The Williams report referred to ‘mistrust of the GMC by doctors and expressed a hope that the recommendation will help to address this and “contribute to a culture of openness that is central to delivering improved patient safety.” Such is the extent of the mistrust, the medical profession is likely to remain sceptical of the GMC and, rightly or wrongly, there may be a perception that having lost the right of appeal the GMC may now recommend more severe sanctions at MPTS fitness to practise panel hearings. This view is indicative of the profession’s mistrust of the GMC and the need for the MPTS to both be, and appear to be, independent from the GMC, has never been greater.

This review stemmed from the tragic and untimely death of a child and it is important to restate, as outlined in the review’s conclusions, that individual doctors and healthcare professionals should be held to account. There is a common hope that this review will provide much needed clarity for those of us who advise healthcare professionals facing GNM investigations, for the professionals themselves, and for grieving families and the need to avoid the “inappropriate criminalisation of medical error, especially in the context of wider systemic factors” (as articulated by the BMA in their response to the Williams review).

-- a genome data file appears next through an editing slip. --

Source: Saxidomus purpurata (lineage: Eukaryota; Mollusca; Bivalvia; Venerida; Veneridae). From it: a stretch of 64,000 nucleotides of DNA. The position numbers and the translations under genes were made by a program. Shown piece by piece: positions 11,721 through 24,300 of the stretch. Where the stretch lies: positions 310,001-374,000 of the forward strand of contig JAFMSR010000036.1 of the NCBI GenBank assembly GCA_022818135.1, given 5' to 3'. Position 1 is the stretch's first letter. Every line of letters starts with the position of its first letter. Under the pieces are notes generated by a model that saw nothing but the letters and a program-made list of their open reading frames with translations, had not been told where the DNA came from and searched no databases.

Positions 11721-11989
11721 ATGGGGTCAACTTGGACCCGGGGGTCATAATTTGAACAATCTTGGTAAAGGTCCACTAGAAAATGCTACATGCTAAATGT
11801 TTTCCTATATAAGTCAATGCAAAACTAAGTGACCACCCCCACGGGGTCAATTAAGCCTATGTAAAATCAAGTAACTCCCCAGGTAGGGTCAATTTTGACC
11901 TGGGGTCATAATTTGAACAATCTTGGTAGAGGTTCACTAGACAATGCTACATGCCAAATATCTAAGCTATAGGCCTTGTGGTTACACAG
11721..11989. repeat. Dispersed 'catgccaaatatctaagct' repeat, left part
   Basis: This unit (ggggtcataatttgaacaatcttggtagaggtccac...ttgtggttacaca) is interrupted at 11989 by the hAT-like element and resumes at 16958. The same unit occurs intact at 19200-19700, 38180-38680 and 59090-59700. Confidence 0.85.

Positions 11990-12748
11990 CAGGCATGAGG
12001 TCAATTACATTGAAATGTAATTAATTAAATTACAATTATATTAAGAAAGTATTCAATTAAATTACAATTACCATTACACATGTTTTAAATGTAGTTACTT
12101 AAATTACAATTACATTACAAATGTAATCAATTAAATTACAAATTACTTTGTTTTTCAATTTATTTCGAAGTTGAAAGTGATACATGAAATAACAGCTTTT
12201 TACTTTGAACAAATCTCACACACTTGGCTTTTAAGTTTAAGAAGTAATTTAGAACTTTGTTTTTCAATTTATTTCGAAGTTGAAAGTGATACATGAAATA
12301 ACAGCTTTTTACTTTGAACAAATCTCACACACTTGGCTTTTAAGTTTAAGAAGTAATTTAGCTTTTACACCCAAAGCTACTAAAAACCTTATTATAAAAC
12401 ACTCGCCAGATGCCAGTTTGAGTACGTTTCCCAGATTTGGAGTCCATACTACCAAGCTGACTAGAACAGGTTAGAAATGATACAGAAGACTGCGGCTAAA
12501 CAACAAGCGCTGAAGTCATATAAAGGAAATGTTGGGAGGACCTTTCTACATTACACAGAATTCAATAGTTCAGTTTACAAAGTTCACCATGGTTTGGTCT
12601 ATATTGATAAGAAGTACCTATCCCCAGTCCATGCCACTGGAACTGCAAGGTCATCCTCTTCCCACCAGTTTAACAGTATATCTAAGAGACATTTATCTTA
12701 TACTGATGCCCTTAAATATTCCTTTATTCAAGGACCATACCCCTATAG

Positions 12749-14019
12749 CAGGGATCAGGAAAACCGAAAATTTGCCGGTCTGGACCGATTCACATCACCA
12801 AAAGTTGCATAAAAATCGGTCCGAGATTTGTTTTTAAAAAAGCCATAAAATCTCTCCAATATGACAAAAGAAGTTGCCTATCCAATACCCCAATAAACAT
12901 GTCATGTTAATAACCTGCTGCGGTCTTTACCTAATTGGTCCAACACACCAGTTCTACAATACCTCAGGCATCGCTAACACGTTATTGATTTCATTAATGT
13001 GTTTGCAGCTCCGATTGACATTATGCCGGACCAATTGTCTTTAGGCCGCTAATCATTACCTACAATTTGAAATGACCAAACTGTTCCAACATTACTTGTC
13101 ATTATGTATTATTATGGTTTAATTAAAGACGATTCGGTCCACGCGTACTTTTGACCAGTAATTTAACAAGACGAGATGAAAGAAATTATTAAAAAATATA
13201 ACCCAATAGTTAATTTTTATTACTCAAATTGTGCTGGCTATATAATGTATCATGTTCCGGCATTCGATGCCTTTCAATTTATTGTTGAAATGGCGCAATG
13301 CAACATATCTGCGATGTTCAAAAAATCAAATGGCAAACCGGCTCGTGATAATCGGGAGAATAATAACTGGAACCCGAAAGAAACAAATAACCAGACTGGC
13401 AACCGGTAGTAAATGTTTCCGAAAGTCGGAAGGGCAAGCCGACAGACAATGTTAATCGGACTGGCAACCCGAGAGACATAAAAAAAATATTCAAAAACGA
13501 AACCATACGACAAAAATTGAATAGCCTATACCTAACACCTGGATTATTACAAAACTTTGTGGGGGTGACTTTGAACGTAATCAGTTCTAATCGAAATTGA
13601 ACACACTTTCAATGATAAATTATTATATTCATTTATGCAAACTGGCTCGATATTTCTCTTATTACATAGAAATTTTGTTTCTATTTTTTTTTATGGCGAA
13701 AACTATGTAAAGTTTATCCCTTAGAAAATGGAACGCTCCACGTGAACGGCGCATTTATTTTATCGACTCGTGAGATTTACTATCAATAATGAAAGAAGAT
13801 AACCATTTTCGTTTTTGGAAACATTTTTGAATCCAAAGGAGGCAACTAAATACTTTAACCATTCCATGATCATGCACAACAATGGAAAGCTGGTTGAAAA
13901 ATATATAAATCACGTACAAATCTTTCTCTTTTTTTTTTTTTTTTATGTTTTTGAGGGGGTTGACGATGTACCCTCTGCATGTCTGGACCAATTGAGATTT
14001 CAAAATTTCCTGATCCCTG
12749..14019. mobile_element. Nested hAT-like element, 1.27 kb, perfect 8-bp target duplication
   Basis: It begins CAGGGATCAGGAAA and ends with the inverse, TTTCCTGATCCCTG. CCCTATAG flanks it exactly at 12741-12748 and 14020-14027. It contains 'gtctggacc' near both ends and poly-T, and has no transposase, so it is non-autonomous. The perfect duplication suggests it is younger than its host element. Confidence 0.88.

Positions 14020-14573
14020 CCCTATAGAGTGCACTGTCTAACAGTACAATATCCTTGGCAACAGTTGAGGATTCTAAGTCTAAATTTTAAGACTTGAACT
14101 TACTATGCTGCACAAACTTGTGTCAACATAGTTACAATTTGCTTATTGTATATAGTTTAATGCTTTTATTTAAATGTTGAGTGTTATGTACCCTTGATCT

The review represents significant progress in reaching a position of clarity. There is a clear acknowledgement from the review report itself, and the resulting initial commentary, of the “profound effect” on all who are involved when things go wrong. Professor Williams’ statement in his letter to Jeremy Hunt prefacing his report that “when things go wrong it is rarely a result of one individual’s error”, clearly acknowledges at the outset that addressing mistakes should consider the circumstances in which a healthcare professional is working, more often than not under extreme pressure, in an understaffed department with insufficient beds. There is no dispute that as long as the focus is on individual mistakes, fostering a culture of fear and defensiveness will mean fewer lessons are learned and patient safety will continue to be compromised.

This is undoubtedly a huge step in the right direction in moving away from a culture that seeks to blame, towards a healthcare system where there is a genuine and embedded culture of being open and transparent about mistakes, without the fear of individual consequences. However, this is likely to be a slow process. “Whose fault is it?” may still be the first question asked.

To see our other articles on the regulation of the healthcare sector in the UK, please click here.